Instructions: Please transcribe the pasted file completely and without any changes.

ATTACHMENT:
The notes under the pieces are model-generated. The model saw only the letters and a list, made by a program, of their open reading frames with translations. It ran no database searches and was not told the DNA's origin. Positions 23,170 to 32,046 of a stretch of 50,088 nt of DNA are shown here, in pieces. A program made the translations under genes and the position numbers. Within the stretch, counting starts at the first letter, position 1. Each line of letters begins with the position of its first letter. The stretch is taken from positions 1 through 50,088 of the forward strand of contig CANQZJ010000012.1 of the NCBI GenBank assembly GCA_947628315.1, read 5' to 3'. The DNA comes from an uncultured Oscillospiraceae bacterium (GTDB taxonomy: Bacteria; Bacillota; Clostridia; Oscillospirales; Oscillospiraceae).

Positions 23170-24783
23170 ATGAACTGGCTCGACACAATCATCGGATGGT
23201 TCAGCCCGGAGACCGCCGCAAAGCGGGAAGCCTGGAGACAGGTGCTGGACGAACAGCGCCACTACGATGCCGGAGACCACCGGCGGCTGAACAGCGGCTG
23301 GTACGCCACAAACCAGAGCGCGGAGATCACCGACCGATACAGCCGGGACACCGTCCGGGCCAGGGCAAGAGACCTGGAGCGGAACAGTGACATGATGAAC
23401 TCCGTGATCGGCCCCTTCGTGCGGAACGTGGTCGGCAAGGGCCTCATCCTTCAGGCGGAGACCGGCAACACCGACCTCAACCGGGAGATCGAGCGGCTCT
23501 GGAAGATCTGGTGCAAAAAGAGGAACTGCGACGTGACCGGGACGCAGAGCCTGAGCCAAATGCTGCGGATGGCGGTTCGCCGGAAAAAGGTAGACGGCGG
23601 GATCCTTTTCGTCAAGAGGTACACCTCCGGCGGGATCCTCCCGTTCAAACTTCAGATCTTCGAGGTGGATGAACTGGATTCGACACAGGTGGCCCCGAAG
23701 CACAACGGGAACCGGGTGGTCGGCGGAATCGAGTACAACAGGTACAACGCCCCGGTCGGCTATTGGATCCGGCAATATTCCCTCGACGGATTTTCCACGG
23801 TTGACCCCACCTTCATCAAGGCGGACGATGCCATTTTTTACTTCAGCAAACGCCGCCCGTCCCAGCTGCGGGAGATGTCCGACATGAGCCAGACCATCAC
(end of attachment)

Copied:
The notes under the pieces are model-generated. The model saw only the letters and a list, made by a program, of their open reading frames with translations. It ran no database searches and was not told the DNA's origin. Positions 23,170 to 32,046 of a stretch of 50,088 nt of DNA are shown here, in pieces. A program made the translations under genes and the position numbers. Within the stretch, counting starts at the first letter, position 1. Each line of letters begins with the position of its first letter. The stretch is taken from positions 1 through 50,088 of the forward strand of contig CANQZJ010000012.1 of the NCBI GenBank assembly GCA_947628315.1, read 5' to 3'. The DNA comes from an uncultured Oscillospiraceae bacterium (GTDB taxonomy: Bacteria; Bacillota; Clostridia; Oscillospirales; Oscillospiraceae).

Positions 23170-24783
23170 ATGAACTGGCTCGACACAATCATCGGATGGT
23201 TCAGCCCGGAGACCGCCGCAAAGCGGGAAGCCTGGAGACAGGTGCTGGACGAACAGCGCCACTACGATGCCGGAGACCACCGGCGGCTGAACAGCGGCTG
23301 GTACGCCACAAACCAGAGCGCGGAGATCACCGACCGATACAGCCGGGACACCGTCCGGGCCAGGGCAAGAGACCTGGAGCGGAACAGTGACATGATGAAC
23401 TCCGTGATCGGCCCCTTCGTGCGGAACGTGGTCGGCAAGGGCCTCATCCTTCAGGCGGAGACCGGCAACACCGACCTCAACCGGGAGATCGAGCGGCTCT
23501 GGAAGATCTGGTGCAAAAAGAGGAACTGCGACGTGACCGGGACGCAGAGCCTGAGCCAAATGCTGCGGATGGCGGTTCGCCGGAAAAAGGTAGACGGCGG
23601 GATCCTTTTCGTCAAGAGGTACACCTCCGGCGGGATCCTCCCGTTCAAACTTCAGATCTTCGAGGTGGATGAACTGGATTCGACACAGGTGGCCCCGAAG
23701 CACAACGGGAACCGGGTGGTCGGCGGAATCGAGTACAACAGGTACAACGCCCCGGTCGGCTATTGGATCCGGCAATATTCCCTCGACGGATTTTCCACGG
23801 TTGACCCCACCTTCATCAAGGCGGACGATGCCATTTTTTACTTCAGCAAACGCCGCCCGTCCCAGCTGCGGGAGATGTCCGACATGAGCCAGACCATCAC